May’s been a weird month of trucking along. Are all of the month’s just weird now? I feel like I did a lot in May, but that it has ended far too quickly too, as per usual. For a good while I was pretty laid back about buying books, at least of the physical variety, until some events spurred me on to purchase some.
To divulge more, let’s get on to the books!
The most obvious things in the picture above are the three new volumes of Berserk by Kentaro Miura. I bought my last pair of volumes a couple of months ago, and I went out and bought some more this month in the wake of the news that Miura tragically passed away on May 6th. It’s been disheartening, and I guess I just wanted to make sure I didn’t lag behind with his work again, to keep it fresh in my mind.
I also received the copy of Alien: River of Pain by Christopher Golden that I ordered last month. This is the last book in the trilogy of canon Alien novels that came about five or so years ago, which I’ve been slowly going through. This book is part of my reading challenges for this year, so I needed to make sure I actually have a copy to read. Fortunately, I was able to get one that matches the size of the others too, which I wasn’t 100% sure I’d get. I expect I might like this novel the most of the trilogy, as it seems to be straightforward, telling the story of what happened to the Hadley’s Hope colony that is seen in the film Aliens.
I only just talked about Backstories by Simon Van Der Velde last month, when I featured it in Novel Discoveries. I’m not actually all that compelled to read it anytime soon, but it was only about $5 for the ebook and 30% of the proceeds go to causes including Friends of Earth and Stop Hate UK, so I decided to pick it up for the sake of those, for what that’s worth. I’m still pretty intrigued by the premise too, being about famous people without directly telling you who there are. For some reason I suspect that when I do eventually read this, I won’t be able to identify anybody. I don’t know why, just a feeling.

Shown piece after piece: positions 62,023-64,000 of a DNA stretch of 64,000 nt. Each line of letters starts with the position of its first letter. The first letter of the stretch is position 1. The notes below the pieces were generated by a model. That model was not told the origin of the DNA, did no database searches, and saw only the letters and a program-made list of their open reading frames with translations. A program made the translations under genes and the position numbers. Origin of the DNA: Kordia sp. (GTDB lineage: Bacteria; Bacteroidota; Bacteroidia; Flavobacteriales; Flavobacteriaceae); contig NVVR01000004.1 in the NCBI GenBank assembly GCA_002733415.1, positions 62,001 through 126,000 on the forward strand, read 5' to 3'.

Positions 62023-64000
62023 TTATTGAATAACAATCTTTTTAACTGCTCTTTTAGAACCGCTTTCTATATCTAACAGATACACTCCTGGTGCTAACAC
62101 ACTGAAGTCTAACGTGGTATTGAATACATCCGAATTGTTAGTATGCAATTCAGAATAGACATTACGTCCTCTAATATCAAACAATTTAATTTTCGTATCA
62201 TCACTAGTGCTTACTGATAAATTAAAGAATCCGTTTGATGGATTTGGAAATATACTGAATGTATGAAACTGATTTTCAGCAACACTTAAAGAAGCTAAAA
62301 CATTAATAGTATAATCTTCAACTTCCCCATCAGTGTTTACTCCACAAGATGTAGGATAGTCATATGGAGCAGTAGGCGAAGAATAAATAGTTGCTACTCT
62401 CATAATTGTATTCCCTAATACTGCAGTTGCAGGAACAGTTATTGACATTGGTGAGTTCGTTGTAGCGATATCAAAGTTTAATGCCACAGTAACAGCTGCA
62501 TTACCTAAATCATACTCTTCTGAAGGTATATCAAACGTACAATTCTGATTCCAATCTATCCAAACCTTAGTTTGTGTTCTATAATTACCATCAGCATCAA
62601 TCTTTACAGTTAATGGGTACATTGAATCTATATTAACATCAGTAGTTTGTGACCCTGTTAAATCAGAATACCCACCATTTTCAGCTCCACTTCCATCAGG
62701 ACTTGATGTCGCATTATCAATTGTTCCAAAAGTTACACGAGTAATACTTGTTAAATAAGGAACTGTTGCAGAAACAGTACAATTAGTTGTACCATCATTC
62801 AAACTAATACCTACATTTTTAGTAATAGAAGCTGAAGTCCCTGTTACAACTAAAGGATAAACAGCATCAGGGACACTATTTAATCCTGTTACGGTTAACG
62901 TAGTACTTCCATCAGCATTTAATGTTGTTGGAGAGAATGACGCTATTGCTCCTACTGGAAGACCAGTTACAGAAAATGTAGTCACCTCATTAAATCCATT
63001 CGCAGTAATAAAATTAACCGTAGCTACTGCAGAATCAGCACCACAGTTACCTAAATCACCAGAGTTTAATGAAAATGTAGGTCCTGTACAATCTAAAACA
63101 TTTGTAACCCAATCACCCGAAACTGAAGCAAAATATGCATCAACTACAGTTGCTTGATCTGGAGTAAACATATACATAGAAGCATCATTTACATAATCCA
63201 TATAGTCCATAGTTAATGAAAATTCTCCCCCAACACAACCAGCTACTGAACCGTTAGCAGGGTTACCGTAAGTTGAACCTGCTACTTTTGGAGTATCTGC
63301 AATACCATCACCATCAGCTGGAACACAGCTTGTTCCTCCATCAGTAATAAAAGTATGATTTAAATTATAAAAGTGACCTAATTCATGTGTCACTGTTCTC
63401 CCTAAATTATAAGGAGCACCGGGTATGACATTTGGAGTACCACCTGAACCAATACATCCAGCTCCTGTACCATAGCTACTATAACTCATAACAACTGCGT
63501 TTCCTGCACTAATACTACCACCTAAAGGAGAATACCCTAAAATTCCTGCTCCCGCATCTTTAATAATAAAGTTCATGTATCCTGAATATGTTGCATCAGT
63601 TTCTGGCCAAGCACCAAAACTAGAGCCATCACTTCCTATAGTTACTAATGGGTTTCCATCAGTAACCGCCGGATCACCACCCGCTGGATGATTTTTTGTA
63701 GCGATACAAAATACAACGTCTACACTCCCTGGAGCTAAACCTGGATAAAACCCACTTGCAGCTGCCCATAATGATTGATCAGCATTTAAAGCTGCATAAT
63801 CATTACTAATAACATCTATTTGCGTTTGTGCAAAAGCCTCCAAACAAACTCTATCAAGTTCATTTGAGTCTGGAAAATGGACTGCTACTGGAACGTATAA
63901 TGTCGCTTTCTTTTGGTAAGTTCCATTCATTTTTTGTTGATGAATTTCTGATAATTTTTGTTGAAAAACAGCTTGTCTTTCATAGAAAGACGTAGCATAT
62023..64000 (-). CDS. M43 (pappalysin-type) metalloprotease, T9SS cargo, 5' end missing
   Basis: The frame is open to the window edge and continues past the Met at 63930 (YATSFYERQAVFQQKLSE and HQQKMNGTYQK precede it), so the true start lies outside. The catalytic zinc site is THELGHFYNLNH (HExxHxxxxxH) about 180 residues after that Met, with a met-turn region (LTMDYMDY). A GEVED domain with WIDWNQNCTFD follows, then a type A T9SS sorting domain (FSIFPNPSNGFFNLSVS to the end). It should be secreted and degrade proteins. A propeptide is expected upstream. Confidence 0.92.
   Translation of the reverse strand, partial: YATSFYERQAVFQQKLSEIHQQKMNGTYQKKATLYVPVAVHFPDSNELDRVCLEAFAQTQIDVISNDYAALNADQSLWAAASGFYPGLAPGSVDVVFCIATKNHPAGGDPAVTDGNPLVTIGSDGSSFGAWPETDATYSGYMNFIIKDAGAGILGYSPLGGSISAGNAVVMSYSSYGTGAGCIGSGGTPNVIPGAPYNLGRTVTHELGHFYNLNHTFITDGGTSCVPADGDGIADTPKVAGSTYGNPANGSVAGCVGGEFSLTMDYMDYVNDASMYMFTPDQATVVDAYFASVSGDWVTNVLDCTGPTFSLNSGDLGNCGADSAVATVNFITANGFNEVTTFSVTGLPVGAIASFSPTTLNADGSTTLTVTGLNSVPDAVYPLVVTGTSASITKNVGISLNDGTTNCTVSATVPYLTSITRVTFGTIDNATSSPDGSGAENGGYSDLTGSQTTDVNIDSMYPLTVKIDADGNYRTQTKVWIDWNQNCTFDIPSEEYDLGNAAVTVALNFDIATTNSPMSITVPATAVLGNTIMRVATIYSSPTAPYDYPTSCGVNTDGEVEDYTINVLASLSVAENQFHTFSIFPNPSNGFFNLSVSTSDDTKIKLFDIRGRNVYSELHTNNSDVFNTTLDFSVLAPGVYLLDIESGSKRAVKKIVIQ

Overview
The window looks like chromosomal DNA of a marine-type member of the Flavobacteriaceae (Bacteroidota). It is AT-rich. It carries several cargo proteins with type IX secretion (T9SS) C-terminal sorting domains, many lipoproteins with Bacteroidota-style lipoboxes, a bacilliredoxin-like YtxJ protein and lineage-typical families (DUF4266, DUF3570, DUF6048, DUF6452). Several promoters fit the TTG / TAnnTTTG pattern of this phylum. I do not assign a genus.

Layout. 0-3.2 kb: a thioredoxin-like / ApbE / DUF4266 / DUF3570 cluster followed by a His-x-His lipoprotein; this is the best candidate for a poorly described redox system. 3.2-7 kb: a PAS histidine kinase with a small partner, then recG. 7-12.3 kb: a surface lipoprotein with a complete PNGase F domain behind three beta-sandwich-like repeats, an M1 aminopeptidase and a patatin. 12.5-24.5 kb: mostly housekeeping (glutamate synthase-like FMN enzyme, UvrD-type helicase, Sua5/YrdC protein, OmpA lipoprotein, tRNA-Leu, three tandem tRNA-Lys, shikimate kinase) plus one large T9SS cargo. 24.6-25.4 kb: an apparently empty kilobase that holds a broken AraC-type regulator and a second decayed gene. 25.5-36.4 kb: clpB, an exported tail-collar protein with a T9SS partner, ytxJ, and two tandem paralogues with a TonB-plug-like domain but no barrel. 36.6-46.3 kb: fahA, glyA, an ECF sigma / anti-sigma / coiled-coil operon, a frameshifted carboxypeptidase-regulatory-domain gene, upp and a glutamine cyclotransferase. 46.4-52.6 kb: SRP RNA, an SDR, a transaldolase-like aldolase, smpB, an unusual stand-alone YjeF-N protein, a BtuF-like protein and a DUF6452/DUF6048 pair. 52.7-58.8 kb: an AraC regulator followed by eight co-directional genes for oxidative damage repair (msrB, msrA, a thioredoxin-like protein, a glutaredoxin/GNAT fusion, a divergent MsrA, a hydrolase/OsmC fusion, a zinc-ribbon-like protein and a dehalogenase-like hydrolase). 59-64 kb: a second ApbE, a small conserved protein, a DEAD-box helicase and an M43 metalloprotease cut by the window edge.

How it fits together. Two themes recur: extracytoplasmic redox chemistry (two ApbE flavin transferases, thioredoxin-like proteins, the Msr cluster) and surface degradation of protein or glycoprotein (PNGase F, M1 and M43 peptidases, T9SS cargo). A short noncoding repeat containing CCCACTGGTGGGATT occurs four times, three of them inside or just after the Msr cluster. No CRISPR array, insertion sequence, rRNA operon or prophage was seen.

I also bought these three volumes of the Godzilla: Kingdom of Monsters series by Eric Powell et al, which were on sale in the wake of the Godzilla vs. Kong coming out. I have a weird, if limited, history with this series. I tried collecting the issues as they were coming out many years ago, but for some reason my local comic shop at the time only managed to get me something like issues 1 and 4, then nothing else. So I wanted to have read these ages ago, but didn’t get to. Welp, I’ve got all three volumes now, so I can dive in whenever I want.
A little light on the “novel discoveries” this month. Excellent Sheep by William Deresiewicz is a book I heard about from Instagram of all places. Somebody made a video responding to a prompt about “books that have changed your life” or something to that effect, and this was their answer. The book talks about flaws in the American educations system, and the ways their society pushes bright minds into the same narrow direction. It sounded interesting, at any rate, so I thought I’d shelve it to keep it in mind.
Nothing to See Here by Kevin Wilson I just heard about from another blog’s WWW post this week, though I sadly cannot recall where. It’s about a woman who becomes caretaker to twin children who burst into flames when they get agitated. It’s the sort of weird premise that immediately grabs my attention, so I wanted to make sure I remember it. You’d think it would be easy to remember a book about about combustible kids who don’t die from the fire, but I only have so much rent-free space in my head for unread books.
I had a thought while writing about Excellent Sheep just then, which I thought would go well here. I’ve become increasingly self-conscious of how immediately interested I become in stuff about American society, despite the fact I am not American and I do not live there. Granted, it’s not like it’s a hobby, but it does make me aware of how saturated Canada is with American media and culture, even if I still feel separate from them. It’s making me want to put more effort into actually reading such content more geared towards Canadian history, society, and culture, though who can say how much effort I’ll put in; nonfiction is not what I go for most of the time. Is there anything you’re not directly related to that you find yourself incidentally drawn toward anyway?
Until next time, thank you for reading.